Yeah, I love music anyway from when I was 8 years old – I was learning instruments. It’s all like one big mess, you can pick different styles that go with other things, there are always ways of mixing stuff. It’s never boring to me. There’s always something that I like, that’ll get my head nodding. It helps you move along with the times. It’s nice that I’ve got some tunes there now I can play for the youngers. The grannies can dance to something else as well. I don’t think it hurts, I think if it keeps it lively then why not?
Yeah, the Zed Bias dancing – I remember being at Deviation in East London and you came in and did a little live thing with Benji B. I remember you coming in, straight up to the mic, onto the tune and the whole place was just going crazy.
It’s moments like that I live for really. There’s nothing quite like the buzz you get from a crowd giving you feedback on something that you’ve done. When I heard Zed’s backing track I was like ‘what the fuck is this? I’m on it’ and straight away I’m getting ideas. A bit like your tune, the ideas were there. There was an outline to work with but when I’m easy, it’s really good.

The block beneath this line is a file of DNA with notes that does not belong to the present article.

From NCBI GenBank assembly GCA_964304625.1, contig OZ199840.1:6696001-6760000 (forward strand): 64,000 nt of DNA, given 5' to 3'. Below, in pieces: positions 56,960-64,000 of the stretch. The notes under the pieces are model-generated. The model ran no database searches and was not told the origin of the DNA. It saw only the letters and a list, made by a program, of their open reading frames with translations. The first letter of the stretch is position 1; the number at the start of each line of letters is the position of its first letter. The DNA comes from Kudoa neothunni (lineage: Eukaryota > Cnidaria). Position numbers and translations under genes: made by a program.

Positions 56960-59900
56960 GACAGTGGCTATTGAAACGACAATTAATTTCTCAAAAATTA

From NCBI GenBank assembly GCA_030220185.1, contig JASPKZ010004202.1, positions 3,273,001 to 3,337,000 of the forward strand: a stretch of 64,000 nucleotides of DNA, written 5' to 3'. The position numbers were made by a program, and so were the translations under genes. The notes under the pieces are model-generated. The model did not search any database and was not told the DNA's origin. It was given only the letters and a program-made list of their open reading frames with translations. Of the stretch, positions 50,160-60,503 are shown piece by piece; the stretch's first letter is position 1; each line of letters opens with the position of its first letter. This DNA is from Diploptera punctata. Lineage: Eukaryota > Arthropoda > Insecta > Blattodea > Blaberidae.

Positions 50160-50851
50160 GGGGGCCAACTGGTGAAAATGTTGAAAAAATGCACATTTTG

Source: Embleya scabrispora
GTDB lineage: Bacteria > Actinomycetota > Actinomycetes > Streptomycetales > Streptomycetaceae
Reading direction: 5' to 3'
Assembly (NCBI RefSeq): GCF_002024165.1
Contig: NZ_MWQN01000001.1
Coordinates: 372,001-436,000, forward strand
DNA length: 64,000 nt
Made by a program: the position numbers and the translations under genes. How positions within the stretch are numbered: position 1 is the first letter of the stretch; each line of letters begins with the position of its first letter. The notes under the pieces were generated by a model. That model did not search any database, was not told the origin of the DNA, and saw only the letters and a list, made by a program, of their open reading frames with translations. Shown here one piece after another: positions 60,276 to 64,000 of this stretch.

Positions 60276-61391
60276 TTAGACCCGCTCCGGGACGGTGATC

It’s good to see you moving into the dancefloor territory, as well as the laid back stuff. You’ve released 7 albums so far, usually artists have a good first few albums but then it goes a bit downhill, that’s not been the case with you – what’s the secret to the consistency?
When I first started, my first ever single that I released I hated after 2 weeks of having to promote it. I fucking hated this song but I still had to go out and do promotion, I had to perform it. I thought ‘I have to make music that has to last’. I’ve been in the business for 24.25 years, I’m thankful for the tune because that’s the one people get to know me with and then they get to everything else but that’s how all music should be. There are tunes you hear from the 60s and 70s that you hear still getting played today and that is basically all I’m looking for. One of those tunes. When it hits, people go crazy for it. You’ll be in a party and you’ll hear people go crazy for certain songs, that’s all I look for and I’ve been blessed that I’ve been able to cherry-pick certain tunes and people still talk about them.
It’s good to see that you haven’t gone down the commercial route…